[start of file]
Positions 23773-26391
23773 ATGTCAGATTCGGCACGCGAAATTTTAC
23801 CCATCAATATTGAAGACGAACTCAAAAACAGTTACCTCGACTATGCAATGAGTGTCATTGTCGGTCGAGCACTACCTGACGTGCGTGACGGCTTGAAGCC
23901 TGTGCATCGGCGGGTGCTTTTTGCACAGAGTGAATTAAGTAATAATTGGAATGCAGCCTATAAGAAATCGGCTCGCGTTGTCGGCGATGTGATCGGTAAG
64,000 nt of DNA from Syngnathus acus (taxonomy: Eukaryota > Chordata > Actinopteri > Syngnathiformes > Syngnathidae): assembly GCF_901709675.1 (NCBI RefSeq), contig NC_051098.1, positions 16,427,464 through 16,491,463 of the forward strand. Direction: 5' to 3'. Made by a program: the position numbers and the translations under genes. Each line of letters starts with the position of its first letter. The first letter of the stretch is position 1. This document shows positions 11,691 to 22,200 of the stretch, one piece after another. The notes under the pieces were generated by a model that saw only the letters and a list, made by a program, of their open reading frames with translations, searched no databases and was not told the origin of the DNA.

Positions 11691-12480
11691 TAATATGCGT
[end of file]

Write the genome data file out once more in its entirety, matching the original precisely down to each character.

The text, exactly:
Positions 23773-26391
23773 ATGTCAGATTCGGCACGCGAAATTTTAC
23801 CCATCAATATTGAAGACGAACTCAAAAACAGTTACCTCGACTATGCAATGAGTGTCATTGTCGGTCGAGCACTACCTGACGTGCGTGACGGCTTGAAGCC
23901 TGTGCATCGGCGGGTGCTTTTTGCACAGAGTGAATTAAGTAATAATTGGAATGCAGCCTATAAGAAATCGGCTCGCGTTGTCGGCGATGTGATCGGTAAG
64,000 nt of DNA from Syngnathus acus (taxonomy: Eukaryota > Chordata > Actinopteri > Syngnathiformes > Syngnathidae): assembly GCF_901709675.1 (NCBI RefSeq), contig NC_051098.1, positions 16,427,464 through 16,491,463 of the forward strand. Direction: 5' to 3'. Made by a program: the position numbers and the translations under genes. Each line of letters starts with the position of its first letter. The first letter of the stretch is position 1. This document shows positions 11,691 to 22,200 of the stretch, one piece after another. The notes under the pieces were generated by a model that saw only the letters and a list, made by a program, of their open reading frames with translations, searched no databases and was not told the origin of the DNA.

Positions 11691-12480
11691 TAATATGCGT